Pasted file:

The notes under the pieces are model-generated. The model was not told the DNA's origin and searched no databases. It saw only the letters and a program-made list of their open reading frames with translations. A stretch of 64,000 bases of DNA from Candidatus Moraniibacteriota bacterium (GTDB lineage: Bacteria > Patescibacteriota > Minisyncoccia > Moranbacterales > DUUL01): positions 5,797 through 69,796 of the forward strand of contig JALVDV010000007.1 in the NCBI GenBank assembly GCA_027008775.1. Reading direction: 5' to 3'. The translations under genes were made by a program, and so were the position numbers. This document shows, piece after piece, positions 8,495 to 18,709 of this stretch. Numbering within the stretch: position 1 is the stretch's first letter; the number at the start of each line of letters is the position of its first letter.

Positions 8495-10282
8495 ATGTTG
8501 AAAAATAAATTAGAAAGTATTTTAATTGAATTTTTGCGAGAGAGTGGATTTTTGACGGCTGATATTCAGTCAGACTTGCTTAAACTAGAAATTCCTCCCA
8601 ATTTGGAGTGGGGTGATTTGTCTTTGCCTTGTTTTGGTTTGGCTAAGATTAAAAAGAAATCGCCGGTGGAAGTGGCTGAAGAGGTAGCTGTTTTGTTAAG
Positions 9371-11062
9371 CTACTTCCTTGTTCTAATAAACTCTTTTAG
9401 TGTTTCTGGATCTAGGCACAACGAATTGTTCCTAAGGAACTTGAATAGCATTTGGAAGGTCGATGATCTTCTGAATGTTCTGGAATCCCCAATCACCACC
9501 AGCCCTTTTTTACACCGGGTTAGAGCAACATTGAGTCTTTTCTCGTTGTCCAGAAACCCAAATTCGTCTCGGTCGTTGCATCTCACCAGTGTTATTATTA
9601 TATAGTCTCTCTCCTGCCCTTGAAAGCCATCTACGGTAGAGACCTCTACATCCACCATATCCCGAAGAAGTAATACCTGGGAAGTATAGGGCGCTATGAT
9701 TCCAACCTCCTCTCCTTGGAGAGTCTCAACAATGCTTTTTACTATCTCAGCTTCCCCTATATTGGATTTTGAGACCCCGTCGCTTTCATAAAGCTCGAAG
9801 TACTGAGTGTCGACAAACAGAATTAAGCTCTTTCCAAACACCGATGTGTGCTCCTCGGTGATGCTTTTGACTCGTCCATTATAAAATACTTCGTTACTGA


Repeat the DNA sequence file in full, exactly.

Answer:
The notes under the pieces are model-generated. The model was not told the DNA's origin and searched no databases. It saw only the letters and a program-made list of their open reading frames with translations. A stretch of 64,000 bases of DNA from Candidatus Moraniibacteriota bacterium (GTDB lineage: Bacteria > Patescibacteriota > Minisyncoccia > Moranbacterales > DUUL01): positions 5,797 through 69,796 of the forward strand of contig JALVDV010000007.1 in the NCBI GenBank assembly GCA_027008775.1. Reading direction: 5' to 3'. The translations under genes were made by a program, and so were the position numbers. This document shows, piece after piece, positions 8,495 to 18,709 of this stretch. Numbering within the stretch: position 1 is the stretch's first letter; the number at the start of each line of letters is the position of its first letter.

Positions 8495-10282
8495 ATGTTG
8501 AAAAATAAATTAGAAAGTATTTTAATTGAATTTTTGCGAGAGAGTGGATTTTTGACGGCTGATATTCAGTCAGACTTGCTTAAACTAGAAATTCCTCCCA
8601 ATTTGGAGTGGGGTGATTTGTCTTTGCCTTGTTTTGGTTTGGCTAAGATTAAAAAGAAATCGCCGGTGGAAGTGGCTGAAGAGGTAGCTGTTTTGTTAAG
Positions 9371-11062
9371 CTACTTCCTTGTTCTAATAAACTCTTTTAG
9401 TGTTTCTGGATCTAGGCACAACGAATTGTTCCTAAGGAACTTGAATAGCATTTGGAAGGTCGATGATCTTCTGAATGTTCTGGAATCCCCAATCACCACC
9501 AGCCCTTTTTTACACCGGGTTAGAGCAACATTGAGTCTTTTCTCGTTGTCCAGAAACCCAAATTCGTCTCGGTCGTTGCATCTCACCAGTGTTATTATTA
9601 TATAGTCTCTCTCCTGCCCTTGAAAGCCATCTACGGTAGAGACCTCTACATCCACCATATCCCGAAGAAGTAATACCTGGGAAGTATAGGGCGCTATGAT
9701 TCCAACCTCCTCTCCTTGGAGAGTCTCAACAATGCTTTTTACTATCTCAGCTTCCCCTATATTGGATTTTGAGACCCCGTCGCTTTCATAAAGCTCGAAG
9801 TACTGAGTGTCGACAAACAGAATTAAGCTCTTTCCAAACACCGATGTGTGCTCCTCGGTGATGCTTTTGACTCGTCCATTATAAAATACTTCGTTACTGA